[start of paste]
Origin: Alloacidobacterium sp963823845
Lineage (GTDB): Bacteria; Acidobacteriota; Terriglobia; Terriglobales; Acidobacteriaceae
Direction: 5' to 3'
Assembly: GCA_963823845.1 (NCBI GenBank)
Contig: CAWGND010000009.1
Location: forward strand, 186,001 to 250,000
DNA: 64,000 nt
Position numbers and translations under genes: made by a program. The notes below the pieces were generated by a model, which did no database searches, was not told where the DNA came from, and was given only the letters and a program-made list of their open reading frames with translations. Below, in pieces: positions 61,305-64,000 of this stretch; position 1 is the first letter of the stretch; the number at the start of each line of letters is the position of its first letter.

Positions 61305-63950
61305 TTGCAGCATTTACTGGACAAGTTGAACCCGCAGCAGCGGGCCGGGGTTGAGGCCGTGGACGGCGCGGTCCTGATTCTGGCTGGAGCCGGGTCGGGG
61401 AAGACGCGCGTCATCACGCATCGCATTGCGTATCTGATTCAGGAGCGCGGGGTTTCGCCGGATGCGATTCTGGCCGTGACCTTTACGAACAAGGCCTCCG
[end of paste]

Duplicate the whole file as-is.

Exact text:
Origin: Alloacidobacterium sp963823845
Lineage (GTDB): Bacteria; Acidobacteriota; Terriglobia; Terriglobales; Acidobacteriaceae
Direction: 5' to 3'
Assembly: GCA_963823845.1 (NCBI GenBank)
Contig: CAWGND010000009.1
Location: forward strand, 186,001 to 250,000
DNA: 64,000 nt
Position numbers and translations under genes: made by a program. The notes below the pieces were generated by a model, which did no database searches, was not told where the DNA came from, and was given only the letters and a program-made list of their open reading frames with translations. Below, in pieces: positions 61,305-64,000 of this stretch; position 1 is the first letter of the stretch; the number at the start of each line of letters is the position of its first letter.

Positions 61305-63950
61305 TTGCAGCATTTACTGGACAAGTTGAACCCGCAGCAGCGGGCCGGGGTTGAGGCCGTGGACGGCGCGGTCCTGATTCTGGCTGGAGCCGGGTCGGGG
61401 AAGACGCGCGTCATCACGCATCGCATTGCGTATCTGATTCAGGAGCGCGGGGTTTCGCCGGATGCGATTCTGGCCGTGACCTTTACGAACAAGGCCTCCG